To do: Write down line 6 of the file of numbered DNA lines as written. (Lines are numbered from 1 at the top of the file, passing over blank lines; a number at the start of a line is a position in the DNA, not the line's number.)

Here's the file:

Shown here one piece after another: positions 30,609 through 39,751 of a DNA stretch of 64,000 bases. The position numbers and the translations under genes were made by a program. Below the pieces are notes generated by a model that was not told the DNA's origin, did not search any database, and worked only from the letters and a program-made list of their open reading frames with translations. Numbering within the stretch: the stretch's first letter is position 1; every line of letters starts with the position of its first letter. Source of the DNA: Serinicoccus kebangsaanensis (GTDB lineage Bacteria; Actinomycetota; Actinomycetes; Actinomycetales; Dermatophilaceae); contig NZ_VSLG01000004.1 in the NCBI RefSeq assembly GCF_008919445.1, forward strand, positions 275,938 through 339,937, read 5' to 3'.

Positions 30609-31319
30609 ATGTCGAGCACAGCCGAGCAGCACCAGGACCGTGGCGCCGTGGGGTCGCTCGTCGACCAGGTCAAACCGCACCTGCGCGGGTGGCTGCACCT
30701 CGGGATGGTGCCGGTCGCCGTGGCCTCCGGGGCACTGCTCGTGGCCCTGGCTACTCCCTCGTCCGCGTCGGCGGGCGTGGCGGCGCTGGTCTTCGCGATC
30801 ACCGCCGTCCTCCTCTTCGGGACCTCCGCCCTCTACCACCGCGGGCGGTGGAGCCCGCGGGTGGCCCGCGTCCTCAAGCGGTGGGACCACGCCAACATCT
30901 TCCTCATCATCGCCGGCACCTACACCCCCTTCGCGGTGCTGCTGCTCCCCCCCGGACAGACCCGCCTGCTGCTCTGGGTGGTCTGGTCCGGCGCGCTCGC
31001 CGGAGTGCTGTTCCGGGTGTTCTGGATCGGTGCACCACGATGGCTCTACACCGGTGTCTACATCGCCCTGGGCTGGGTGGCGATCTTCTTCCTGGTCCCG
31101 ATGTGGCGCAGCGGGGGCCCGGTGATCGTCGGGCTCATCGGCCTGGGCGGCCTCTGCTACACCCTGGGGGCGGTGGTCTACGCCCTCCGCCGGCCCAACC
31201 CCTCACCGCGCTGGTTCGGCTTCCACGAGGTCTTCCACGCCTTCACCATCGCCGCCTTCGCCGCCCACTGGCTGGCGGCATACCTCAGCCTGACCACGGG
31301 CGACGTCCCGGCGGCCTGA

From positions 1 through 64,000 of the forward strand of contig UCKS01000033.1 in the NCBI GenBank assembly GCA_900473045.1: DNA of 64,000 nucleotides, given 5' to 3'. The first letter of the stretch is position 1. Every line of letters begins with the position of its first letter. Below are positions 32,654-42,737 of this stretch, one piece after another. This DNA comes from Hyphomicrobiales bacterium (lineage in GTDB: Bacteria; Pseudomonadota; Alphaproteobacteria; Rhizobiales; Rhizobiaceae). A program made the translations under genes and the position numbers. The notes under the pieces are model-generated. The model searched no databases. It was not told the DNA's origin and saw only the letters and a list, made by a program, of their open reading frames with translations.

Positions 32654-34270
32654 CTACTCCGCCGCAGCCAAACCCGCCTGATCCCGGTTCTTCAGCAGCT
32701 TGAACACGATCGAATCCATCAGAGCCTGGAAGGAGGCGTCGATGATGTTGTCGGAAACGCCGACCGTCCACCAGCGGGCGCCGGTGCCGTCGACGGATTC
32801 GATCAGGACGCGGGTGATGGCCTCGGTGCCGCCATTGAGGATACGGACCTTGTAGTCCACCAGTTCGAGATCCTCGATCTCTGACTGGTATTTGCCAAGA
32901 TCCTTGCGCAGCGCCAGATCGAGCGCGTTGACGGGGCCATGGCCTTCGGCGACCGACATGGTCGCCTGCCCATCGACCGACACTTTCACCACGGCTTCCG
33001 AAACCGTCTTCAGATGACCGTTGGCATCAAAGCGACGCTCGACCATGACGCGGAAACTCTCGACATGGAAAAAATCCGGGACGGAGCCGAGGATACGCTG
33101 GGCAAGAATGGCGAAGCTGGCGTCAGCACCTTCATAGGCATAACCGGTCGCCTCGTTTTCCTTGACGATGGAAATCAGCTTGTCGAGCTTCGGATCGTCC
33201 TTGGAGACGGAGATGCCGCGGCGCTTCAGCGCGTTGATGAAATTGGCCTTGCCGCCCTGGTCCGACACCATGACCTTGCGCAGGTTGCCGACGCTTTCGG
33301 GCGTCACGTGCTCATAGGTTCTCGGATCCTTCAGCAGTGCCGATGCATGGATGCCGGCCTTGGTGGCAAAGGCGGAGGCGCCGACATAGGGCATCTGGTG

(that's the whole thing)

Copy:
30901 TCCTCATCATCGCCGGCACCTACACCCCCTTCGCGGTGCTGCTGCTCCCCCCCGGACAGACCCGCCTGCTGCTCTGGGTGGTCTGGTCCGGCGCGCTCGC